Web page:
Why millennials aren’t saving

DrowningSavings rates for adults under 35 plunged from 5 percent in 2009 to a negative 2 percent, according to Moody’s Analytics, and the consequences are potentially huge. Here’s how a Wall Street Journal writer put it:

“A lack of savings increases the vulnerability of young workers in the postrecession economy, leaving many without a financial cushion for unexpected expenses, raising the difficulty of job transitions and leaving them further away from goals like eventual homeownership—let alone retirement….Those who don’t save are unlikely to be wealthy in the future, meaning American angst over wealth inequality seems poised to persist if most millennials are unable to save or choose not to.”

Unfortunately, the two “real people” quoted in the story both have college educations and decent jobs. The first has credit card debt (a synonym for “frivolous spending”) and would rather spend on “her social life and travel” while the second finds investments “too complicated.” These two reinforce the narrative that the only reason people don’t save is because they don’t want to.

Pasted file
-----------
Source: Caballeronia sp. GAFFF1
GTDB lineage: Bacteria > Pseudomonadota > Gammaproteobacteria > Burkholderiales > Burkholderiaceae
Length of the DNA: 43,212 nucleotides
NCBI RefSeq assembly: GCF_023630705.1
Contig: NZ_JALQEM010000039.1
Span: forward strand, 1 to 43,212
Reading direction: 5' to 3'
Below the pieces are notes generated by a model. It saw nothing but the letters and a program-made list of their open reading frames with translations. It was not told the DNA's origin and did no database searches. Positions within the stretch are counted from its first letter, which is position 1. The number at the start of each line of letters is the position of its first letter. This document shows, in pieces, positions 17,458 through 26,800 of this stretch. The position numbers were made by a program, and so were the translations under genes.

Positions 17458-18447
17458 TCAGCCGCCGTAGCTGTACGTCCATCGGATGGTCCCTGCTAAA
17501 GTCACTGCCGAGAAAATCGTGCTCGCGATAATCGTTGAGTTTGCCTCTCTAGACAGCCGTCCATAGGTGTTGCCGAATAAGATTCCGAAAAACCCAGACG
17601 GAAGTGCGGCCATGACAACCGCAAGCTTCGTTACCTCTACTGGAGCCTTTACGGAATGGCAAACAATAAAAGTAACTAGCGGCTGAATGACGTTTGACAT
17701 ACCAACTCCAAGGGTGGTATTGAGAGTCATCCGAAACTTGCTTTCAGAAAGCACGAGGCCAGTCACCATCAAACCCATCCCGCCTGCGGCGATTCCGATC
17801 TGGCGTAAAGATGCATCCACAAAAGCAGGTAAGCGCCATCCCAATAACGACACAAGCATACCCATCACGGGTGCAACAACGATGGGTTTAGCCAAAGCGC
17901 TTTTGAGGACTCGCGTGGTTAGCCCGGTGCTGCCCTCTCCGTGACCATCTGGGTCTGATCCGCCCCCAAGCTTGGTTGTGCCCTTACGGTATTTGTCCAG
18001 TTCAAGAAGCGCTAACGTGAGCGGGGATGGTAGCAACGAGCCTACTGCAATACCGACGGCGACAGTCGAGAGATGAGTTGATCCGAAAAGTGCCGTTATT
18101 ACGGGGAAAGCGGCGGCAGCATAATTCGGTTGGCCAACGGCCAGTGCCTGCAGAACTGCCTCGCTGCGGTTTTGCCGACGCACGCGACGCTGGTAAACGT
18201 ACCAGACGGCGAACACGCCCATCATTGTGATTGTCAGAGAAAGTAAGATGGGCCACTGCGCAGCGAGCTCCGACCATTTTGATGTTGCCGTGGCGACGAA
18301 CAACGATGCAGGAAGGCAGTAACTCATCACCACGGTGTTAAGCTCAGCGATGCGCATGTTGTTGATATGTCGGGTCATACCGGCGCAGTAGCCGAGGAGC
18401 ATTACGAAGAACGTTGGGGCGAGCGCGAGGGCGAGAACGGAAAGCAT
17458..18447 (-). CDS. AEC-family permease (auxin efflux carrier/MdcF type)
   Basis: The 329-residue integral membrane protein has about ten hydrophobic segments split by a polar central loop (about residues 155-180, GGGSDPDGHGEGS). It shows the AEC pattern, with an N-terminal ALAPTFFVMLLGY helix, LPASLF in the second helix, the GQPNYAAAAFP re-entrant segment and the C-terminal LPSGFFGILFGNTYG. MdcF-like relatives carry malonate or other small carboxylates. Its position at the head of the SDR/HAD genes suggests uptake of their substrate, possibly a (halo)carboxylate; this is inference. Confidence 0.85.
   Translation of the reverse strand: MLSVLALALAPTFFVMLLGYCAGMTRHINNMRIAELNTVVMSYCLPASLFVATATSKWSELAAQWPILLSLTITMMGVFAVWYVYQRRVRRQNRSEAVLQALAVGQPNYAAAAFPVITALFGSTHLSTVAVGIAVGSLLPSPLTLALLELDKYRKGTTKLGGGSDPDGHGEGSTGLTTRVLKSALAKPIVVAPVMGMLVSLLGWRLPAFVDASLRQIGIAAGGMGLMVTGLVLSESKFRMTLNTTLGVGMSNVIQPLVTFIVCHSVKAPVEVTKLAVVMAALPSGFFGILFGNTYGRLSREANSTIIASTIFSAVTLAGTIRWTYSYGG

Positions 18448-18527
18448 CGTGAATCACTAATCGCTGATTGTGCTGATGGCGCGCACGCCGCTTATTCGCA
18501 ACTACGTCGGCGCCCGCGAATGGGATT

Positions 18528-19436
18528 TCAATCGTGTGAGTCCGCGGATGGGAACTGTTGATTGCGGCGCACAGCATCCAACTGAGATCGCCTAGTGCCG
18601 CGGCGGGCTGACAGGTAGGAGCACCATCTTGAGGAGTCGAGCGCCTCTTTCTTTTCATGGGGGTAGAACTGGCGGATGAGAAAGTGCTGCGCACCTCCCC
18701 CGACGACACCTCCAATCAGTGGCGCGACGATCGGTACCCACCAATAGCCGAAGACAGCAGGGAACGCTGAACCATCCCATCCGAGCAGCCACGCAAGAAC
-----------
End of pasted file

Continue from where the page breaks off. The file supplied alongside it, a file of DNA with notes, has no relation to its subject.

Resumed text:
In reality, most people under 35 don’t have a college degree. They have a higher unemployment rate than their elders and much smaller incomes–the median for households headed by someone under 35 was $35,300 in 2013, down from $37,600 in 2010. As the WSJ article notes, wages for those 35 and under have fallen 9 percent, in inflation-adjusted terms, since 1995.

(Millennials, by the way, also don’t have much credit card debt. In the 2010 survey, the latest for which age breakdowns are available, fewer than 40 percent of under-35 households carried credit card balances, and the median amount owed was $1,600.)

Saving on small incomes is, of course, possible–and essential if you ever hope to get ahead. But any discussion of savings among the young should acknowledge how much harder it is to do in an era of falling incomes. Today’s millennials have it tougher than Generation X did at their age, and way, way tougher than the Baby Boomers. It may comfort older, wealthier Americans to imagine the younger generation is just more frivolous. But that does a disservice to millennials, and to our understanding of the real causes of wealth inequality.

 

 

 

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